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Rated: E · Poetry · Comedy · #2290409
A whimsicle poem with a deeper meaning
A poet once said, "Something there is that doesn't love a wall",
But Harman did not like bridges. He did not like them at all.
His motto was, "Stay on your side. With interlopers I can't abide,
I will make my own provision, and live with my own division",
There was some dispute, by a man who did repute,
Harman to once be a gambler, a lucky and carefree ambler,
But he never had much love for those,
Who did not bring money to the table, because Harman was always able,
To read what another man held in his hand. With great luck he could command,
Seeming games of chance, and make the showgirls dance,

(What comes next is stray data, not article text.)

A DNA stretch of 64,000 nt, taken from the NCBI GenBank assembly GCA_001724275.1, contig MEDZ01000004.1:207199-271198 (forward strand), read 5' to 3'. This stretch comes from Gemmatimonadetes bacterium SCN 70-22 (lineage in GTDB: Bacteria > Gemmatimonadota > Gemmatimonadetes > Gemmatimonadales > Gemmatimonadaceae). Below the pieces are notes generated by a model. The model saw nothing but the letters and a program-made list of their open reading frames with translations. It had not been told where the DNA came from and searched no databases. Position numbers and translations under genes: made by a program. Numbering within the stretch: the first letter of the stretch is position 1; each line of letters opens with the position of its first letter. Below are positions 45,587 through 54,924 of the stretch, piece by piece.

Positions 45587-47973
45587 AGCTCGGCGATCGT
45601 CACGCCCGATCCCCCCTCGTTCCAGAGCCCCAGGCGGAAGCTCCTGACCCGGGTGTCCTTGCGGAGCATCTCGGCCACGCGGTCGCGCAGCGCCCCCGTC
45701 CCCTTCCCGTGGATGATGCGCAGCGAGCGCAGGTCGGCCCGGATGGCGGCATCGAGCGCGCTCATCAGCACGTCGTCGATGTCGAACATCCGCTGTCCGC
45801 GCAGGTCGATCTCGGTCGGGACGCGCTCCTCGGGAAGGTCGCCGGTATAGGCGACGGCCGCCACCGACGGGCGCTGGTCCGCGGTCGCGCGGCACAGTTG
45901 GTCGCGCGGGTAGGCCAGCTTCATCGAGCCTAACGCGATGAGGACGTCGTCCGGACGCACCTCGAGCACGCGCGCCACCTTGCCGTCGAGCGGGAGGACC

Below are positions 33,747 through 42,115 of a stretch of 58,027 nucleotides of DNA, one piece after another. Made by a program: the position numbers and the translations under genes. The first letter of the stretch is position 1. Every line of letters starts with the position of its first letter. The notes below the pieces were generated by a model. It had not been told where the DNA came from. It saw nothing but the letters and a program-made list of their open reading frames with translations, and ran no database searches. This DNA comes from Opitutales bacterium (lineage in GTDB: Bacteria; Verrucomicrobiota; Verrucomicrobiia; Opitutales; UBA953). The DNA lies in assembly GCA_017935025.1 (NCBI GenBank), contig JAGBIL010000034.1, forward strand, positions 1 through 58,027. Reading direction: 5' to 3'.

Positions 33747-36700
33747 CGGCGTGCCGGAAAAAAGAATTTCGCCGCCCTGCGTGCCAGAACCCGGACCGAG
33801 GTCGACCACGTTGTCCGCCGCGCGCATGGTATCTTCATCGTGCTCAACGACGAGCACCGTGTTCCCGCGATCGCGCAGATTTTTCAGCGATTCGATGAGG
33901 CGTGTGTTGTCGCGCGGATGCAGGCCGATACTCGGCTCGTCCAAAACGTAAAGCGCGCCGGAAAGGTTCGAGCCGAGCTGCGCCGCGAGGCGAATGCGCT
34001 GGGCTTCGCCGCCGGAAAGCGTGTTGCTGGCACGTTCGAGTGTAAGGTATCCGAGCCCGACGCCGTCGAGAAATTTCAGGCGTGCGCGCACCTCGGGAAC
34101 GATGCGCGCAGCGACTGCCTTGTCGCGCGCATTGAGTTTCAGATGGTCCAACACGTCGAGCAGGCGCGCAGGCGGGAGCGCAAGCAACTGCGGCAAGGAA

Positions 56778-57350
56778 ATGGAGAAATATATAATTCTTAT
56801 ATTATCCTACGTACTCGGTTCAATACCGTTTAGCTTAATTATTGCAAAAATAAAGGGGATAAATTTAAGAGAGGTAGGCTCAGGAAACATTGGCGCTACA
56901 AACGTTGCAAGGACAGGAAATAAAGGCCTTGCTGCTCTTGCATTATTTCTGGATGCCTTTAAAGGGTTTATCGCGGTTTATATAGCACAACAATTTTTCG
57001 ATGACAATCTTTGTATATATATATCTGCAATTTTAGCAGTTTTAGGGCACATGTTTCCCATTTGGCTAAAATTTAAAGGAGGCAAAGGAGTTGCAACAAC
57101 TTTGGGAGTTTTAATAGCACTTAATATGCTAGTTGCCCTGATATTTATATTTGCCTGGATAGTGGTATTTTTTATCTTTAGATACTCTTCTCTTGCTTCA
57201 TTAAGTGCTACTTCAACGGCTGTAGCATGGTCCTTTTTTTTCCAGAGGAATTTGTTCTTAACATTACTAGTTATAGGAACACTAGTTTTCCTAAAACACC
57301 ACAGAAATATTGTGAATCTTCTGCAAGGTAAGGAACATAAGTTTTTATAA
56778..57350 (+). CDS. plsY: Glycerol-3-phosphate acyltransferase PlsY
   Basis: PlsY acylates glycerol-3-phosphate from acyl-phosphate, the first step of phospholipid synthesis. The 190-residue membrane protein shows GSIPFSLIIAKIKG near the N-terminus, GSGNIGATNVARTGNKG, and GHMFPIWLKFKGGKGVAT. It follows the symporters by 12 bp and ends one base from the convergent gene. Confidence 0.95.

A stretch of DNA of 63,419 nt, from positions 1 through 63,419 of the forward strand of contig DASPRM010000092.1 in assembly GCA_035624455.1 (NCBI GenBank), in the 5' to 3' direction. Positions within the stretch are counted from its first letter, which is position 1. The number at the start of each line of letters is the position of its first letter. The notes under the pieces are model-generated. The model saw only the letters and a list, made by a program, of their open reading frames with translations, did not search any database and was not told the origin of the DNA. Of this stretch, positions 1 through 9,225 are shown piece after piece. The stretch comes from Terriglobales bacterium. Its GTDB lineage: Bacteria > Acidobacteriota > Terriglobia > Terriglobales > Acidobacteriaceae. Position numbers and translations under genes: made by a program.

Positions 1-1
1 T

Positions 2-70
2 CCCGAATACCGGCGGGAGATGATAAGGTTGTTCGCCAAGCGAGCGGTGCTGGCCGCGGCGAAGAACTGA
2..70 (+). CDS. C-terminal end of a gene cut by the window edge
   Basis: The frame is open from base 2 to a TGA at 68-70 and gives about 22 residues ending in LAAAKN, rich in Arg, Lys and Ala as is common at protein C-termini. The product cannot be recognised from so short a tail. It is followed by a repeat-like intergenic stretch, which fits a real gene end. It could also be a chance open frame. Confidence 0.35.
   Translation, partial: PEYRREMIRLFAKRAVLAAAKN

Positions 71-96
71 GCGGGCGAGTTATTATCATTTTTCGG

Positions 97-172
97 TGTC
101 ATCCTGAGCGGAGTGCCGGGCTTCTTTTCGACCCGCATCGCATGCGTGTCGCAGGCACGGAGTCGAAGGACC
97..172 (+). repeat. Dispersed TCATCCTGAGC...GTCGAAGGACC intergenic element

To the tune of money so true.
No one knew what happened to this man so lucky,
But he lost his spark, and he was not so plucky,
Whatever it was, he did change, and he spent the last
Of his money on an island and a rifle
Any blame or interference he intended to stifle.
So when they came to build a sturdy bridge,
To his island
Harman crouched with his rifle on a ridge,
Shooting at those righteous men, who only wanted,
To be his friend.
"Get out of here! I will not be taunted," he shouted.
So they had to let him be, and at last he was free,
Of this world, and could live, and die, without company.
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